Dimensional Repairs for Damaged or Worn Components
For dimensional repairs, a worn surface is ground or machine prepped as necessary, and a powder based metallic or composite coating is applied using the laser process. The final product can be machined to the tightest tolerance, and the coating is fully, metallurgically bonded to the substrate material. Due to the rapid heating and cooling cycles of the process, the laser clad layer has excellent properties in the as-clad condition. Properties of the coating material can be matched to the base material as-clad typically without the need for post-weld heat treatments. Laser clad dimensional repairs make it possible to repair only the damaged areas due to the minimal risk of distortion. Adjacent bearing fits, threads and threaded holes can be left as-is on all but the thinnest walled parts.
Extending Component Service Life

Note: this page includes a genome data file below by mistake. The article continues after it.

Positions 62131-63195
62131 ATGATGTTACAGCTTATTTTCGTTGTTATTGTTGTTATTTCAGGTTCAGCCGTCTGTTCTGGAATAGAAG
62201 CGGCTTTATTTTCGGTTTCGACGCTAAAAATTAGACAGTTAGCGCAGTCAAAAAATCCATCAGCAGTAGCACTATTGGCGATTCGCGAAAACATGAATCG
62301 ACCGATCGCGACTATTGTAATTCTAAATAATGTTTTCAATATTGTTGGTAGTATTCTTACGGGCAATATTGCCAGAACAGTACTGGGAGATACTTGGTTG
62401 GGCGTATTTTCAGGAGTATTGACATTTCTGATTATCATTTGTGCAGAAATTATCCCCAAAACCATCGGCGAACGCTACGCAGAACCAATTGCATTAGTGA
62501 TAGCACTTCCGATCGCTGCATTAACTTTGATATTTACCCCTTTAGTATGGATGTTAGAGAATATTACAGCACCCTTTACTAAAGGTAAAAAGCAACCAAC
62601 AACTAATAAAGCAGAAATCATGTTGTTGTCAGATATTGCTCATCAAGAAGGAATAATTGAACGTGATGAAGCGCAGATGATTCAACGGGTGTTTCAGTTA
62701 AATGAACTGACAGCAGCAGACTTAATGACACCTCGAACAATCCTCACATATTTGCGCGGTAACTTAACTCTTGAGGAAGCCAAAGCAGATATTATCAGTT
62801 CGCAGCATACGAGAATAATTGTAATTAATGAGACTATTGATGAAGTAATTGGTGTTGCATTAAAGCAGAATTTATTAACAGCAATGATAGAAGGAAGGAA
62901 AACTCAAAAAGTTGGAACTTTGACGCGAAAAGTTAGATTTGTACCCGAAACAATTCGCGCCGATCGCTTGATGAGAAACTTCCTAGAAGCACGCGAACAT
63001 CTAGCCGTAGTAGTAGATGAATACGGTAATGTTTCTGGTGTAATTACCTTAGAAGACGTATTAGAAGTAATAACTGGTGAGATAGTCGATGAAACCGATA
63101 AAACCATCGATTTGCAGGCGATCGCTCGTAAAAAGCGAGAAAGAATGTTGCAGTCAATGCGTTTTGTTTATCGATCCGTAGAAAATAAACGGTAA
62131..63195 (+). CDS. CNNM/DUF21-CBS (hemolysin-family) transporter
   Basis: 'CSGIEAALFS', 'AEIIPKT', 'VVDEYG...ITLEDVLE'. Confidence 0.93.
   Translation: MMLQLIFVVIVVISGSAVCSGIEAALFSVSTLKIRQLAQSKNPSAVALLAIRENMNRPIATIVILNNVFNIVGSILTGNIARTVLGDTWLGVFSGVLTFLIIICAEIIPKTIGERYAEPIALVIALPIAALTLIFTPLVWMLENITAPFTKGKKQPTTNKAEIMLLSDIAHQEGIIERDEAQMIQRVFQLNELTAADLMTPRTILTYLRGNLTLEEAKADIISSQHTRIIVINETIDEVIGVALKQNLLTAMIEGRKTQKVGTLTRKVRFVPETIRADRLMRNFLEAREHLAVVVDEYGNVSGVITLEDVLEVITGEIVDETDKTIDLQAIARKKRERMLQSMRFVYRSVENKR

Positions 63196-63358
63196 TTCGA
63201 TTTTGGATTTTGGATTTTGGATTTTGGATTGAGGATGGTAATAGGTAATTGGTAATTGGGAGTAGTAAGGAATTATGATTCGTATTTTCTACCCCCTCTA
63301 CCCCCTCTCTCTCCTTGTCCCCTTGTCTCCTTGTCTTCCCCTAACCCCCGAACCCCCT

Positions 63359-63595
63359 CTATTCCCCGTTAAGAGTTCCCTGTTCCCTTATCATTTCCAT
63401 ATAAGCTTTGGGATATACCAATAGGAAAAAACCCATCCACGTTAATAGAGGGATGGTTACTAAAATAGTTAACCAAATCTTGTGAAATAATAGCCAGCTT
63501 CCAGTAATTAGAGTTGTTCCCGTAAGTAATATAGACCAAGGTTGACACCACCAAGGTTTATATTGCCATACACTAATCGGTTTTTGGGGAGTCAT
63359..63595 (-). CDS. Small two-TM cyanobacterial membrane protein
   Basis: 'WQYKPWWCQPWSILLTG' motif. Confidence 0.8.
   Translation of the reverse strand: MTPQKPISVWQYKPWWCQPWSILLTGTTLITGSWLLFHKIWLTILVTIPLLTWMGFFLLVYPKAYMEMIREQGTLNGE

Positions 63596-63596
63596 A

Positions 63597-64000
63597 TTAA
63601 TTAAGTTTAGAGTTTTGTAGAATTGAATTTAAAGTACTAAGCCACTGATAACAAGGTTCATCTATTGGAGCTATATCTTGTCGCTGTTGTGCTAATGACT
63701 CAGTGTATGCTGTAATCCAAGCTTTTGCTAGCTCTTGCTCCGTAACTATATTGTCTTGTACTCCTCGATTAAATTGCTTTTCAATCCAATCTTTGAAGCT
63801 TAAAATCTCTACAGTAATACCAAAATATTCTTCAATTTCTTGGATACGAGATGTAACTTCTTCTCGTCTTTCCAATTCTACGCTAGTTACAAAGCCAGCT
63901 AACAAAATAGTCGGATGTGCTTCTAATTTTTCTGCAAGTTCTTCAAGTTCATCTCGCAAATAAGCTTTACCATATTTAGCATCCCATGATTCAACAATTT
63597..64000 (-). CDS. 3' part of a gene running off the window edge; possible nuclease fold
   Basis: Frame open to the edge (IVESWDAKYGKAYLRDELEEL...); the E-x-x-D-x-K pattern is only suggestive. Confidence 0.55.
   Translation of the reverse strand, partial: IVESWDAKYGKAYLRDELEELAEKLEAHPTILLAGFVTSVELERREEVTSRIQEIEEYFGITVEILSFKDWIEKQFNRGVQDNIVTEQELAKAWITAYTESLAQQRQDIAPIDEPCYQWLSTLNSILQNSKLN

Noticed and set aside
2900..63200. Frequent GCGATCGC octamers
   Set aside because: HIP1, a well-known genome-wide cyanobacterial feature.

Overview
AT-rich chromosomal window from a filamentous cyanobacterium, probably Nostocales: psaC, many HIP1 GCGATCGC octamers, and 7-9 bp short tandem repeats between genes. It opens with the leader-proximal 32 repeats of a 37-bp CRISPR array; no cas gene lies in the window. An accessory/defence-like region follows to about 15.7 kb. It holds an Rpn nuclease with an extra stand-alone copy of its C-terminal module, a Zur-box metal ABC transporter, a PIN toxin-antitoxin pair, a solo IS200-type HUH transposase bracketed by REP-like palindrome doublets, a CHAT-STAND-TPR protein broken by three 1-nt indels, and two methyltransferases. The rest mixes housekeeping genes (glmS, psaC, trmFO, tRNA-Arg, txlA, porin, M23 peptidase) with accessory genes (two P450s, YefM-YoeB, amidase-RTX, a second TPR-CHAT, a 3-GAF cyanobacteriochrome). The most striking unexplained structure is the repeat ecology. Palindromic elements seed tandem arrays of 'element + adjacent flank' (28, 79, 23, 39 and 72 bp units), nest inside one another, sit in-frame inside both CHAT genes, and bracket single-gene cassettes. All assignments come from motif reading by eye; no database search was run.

In the case of more severe, demanding service conditions, laser clad surface coatings can be re-applied to used components by removing existing damaged wear surfaces and reapplying a wear or corrosion resistant laser clad overlay. The low total heat input of the laser clad process reduces the risk of both distortion in the case of thin components and negative metallurgical effects related to dilution and microstructural changes in the heat affected zone. State of the art composite materials like nickel-tungsten carbide and nickel and cobalt based superalloy materials are routinely applied to maximize operational service-life.
Not All Repairs Are Created Equal
Laser cladding offers repair alternatives to high performance components that physically cannot be achieved by higher heat input arc welding processes like Gas Metal Arc Welding (GMAW) or Plasma Transfer Arc Welding (PTAW). It is possible to use laser cladding to repair newly manufactured components with coatings applied using alternative welding technologies; however, superior performance has been observed for drilling components using laser clad repair of newly manufactured laser clad components. For these components, this process combination offers the maximum number of possible repair cycles and represents the lowest total cost of ownership. Read our whitepaper on lowering cost of ownership for drill string components >